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Hawaii Senate Passes Bill Forcing Church to Refer Women to Abortion Clinics

On Wednesday, the Hawaii Senate passed a bill forcing pro-life pregnancy resource centers (PRCs) to refer women to state-provided medical assistance programs which include abortion. This law is particularly troubling because one PRC in Hawaii is actually housed inside a church, so the law would mandate that a church post a notice referring women to a service which includes abortion.

"The Hawaii State Senate has tragically joined with California and Illinois to force pro-life pregnancy resource centers to become abortion referral agencies," Tom Glessner, president and CEO of the National Institute of Family and Life Advocates (NIFLA), said in a statement. But the repercussions of this law go beyond free speech and squarely into violations of religious freedom, not just in general but against a church specifically.

"The Hawaii effort to suppress free speech is especially concerning because one of the state's pro-life centers is housed in a church — which means the church itself would be forced to refer for abortions," Glessner explained. "This is an egregious violation of religious freedom."

The Democrat-controlled Hawaii Senate passed the bill by a remarkable margin of 22-3 on Wednesday. It was then sent to the House of Representatives, where it is expected to pass.

The bill would threaten pregnancy centers with a $500 first-time penalty and a $1,000 penalty for future infractions, forcing PRCs to post a notice to women seeking care at their facilities. The mandated notice would read:

This clinic does not provide abortion services or abortion referrals. Only ultrasounds performed by qualified healthcare professionals and read by licensed clinicians should be considered medically accurate. Hawaii has public programs that provide immediate free or low-cost access to comprehensive family planning services including all FDA-approved methods of contraception, prenatal care, and abortion for eligible women. To apply for medical insurance coverage that will cover the full range of family planning and prenatal care services, apply on-line at mybenefits.hawaii.gov.

This bill would apply to all five PRCs in Hawaii, three of which submitted testimonies against the bill — which were not posted in time for the committee vote. This further compounded the message of censorship: not only would these PRCs be forced to advertise for abortion clinics, but their protests against the law were allegedly illegally silenced.

"In its rush to appease Big Abortion, the Hawaii legislature is running roughshod over the First Amendment rights guaranteed to its own citizens," Jor-El Godsey, president of Heartbeat International, an affiliation network of PRCs which includes the Hawaii centers, told LifeNews. "If the state can force its own people to violate their own deeply held religious convictions by advertising for abortions, then free speech and free religious exercise are effectively dead."

As Glessner noted, Hawaii is not the first state to pass such a law. A similar measure passed in California in October 2015, and NIFLA is challenging it, all the way to the Supreme Court.

Like the Hawaii bill, California's Reproductive FACT (Freedom, Accountability, Comprehensive Care, and Transparency) Act mandates that any facility which provides ultrasounds or prenatal care to pregnant women, or that provides counseling about contraception, or offers pregnancy testing, is required to post the following notice (emphasis added):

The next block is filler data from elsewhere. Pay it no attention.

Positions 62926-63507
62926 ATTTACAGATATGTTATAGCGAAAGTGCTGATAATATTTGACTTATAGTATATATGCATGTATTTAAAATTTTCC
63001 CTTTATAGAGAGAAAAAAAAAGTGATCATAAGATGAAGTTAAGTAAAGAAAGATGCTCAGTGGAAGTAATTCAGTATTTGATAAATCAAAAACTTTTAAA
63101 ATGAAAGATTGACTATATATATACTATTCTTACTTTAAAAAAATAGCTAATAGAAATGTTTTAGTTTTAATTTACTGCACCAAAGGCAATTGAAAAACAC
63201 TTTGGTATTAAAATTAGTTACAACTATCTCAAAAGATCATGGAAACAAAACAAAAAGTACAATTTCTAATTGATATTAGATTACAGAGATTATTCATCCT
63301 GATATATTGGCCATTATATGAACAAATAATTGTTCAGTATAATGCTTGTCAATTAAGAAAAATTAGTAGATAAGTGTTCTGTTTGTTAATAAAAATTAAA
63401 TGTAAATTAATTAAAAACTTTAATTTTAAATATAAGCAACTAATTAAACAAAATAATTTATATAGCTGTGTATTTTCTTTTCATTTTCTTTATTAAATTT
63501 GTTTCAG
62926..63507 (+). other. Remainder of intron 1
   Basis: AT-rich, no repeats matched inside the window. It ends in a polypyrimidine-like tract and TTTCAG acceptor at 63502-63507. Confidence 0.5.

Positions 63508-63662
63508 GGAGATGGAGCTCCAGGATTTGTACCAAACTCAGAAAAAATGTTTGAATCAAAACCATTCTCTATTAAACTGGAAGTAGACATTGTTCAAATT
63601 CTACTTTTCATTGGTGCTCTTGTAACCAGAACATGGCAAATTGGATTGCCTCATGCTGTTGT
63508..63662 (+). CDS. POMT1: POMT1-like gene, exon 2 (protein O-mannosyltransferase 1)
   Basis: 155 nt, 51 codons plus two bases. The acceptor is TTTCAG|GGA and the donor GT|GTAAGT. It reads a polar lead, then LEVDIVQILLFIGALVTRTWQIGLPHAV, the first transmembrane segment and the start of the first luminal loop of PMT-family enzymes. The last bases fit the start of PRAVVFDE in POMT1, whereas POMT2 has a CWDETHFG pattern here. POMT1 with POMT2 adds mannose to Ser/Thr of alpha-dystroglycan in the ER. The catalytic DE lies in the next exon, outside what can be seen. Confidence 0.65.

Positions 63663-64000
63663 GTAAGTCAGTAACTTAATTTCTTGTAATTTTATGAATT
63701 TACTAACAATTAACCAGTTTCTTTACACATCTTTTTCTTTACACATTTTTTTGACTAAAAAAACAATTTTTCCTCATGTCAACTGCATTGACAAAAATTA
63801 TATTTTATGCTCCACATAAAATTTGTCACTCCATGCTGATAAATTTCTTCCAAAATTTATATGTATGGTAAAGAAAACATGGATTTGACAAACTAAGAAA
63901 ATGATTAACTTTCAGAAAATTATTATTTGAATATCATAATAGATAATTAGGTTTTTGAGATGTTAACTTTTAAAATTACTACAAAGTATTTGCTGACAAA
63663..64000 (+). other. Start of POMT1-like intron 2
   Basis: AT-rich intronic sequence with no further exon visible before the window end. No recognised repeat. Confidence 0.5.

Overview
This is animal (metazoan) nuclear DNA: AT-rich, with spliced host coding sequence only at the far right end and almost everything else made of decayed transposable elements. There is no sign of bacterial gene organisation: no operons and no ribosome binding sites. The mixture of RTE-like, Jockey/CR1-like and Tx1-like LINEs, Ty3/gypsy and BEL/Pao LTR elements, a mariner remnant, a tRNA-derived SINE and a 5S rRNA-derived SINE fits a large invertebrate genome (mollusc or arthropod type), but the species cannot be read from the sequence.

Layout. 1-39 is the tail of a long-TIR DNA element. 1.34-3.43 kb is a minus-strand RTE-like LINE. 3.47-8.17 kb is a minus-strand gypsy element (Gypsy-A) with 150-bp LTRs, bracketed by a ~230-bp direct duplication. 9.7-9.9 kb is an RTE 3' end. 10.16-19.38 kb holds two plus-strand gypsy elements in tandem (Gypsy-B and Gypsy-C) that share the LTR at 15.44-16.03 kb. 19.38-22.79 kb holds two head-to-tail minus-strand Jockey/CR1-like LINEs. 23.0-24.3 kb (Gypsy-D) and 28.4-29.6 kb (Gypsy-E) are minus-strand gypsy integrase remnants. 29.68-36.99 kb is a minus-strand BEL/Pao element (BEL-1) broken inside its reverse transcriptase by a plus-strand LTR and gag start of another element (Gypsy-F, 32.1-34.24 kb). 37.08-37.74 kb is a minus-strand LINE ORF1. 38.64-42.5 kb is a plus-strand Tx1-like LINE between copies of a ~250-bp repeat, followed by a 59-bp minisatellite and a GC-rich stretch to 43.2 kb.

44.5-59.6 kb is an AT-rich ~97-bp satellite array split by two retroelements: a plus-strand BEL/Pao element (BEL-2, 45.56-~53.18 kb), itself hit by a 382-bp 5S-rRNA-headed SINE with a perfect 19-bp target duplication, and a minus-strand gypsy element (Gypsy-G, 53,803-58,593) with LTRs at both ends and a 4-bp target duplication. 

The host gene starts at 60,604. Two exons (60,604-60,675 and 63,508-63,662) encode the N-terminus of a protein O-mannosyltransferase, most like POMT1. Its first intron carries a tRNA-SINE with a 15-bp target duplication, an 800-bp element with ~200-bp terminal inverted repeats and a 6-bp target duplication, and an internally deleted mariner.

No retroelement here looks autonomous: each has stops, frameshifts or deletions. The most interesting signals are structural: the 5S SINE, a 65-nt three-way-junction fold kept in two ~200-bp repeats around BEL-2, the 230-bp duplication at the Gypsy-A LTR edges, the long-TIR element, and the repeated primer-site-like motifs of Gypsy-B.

California has public programs that provide immediate free or low-cost access to comprehensive family planning services (including all FDA-approved methods of contraception), prenatal care,  and abortion for eligible women. To determine whether you qualify, contact the county social services office at [insert the telephone number].

Like Hawaii's bill, the California law penalizes facilities which do not post such a notice within 30 days — a $500 fine for the first offense, and $1,000 for each subsequent offense.

Glessner, the NIFLA president, said the law violated both free speech and religious freedom. He argued that the U.S. Supreme Court has always held compelled speech to be a violation of the First Amendment. "The government cannot compel you or me or a church to present a message that it wants you to present and you disagree with," he told PJ Media. "It just can't do that. That is an absolute violation of your First Amendment rights."

If these bills violate First Amendment rights, why do Democrats support them? Some outlets have branded PRCs as "fake clinics," and argued that this bill would force them to "stop breaking privacy laws."

PRCs provide many services, however, including confirmation of pregnancy through ultrasound services, along with testing for sexually transmitted infections (STIs). "Some of them are providing STI testing and treatment services, they all provide counseling, material resources, cribs, baby clothes, maternity clothes, accessories, referrals for adoption, referrals for legal help, referrals for housing," Glessner explained.

The centers exist to provide needed care and counseling to women struggling with crisis pregnancies. If refusing to provide abortion makes them "fake clinics," that's a rather misleading characterization.

NIFLA is challenging the California bill in the Supreme Court, and Glessner told PJ Media he expects arguments to begin in the Fall of this year. If the Court strikes down California's statute, it likely would also invalidate the Hawaii law, saving PRCs and this one church from mandated pro-abortion speech.

Glessner summed up the impact of such laws in a chilling declaration: "If you disagree with government policy, we're going to make you agree, and if you don't agree we're going to fine you and close you down. That's tyranny." Let's hope the Supreme Court sees it this way.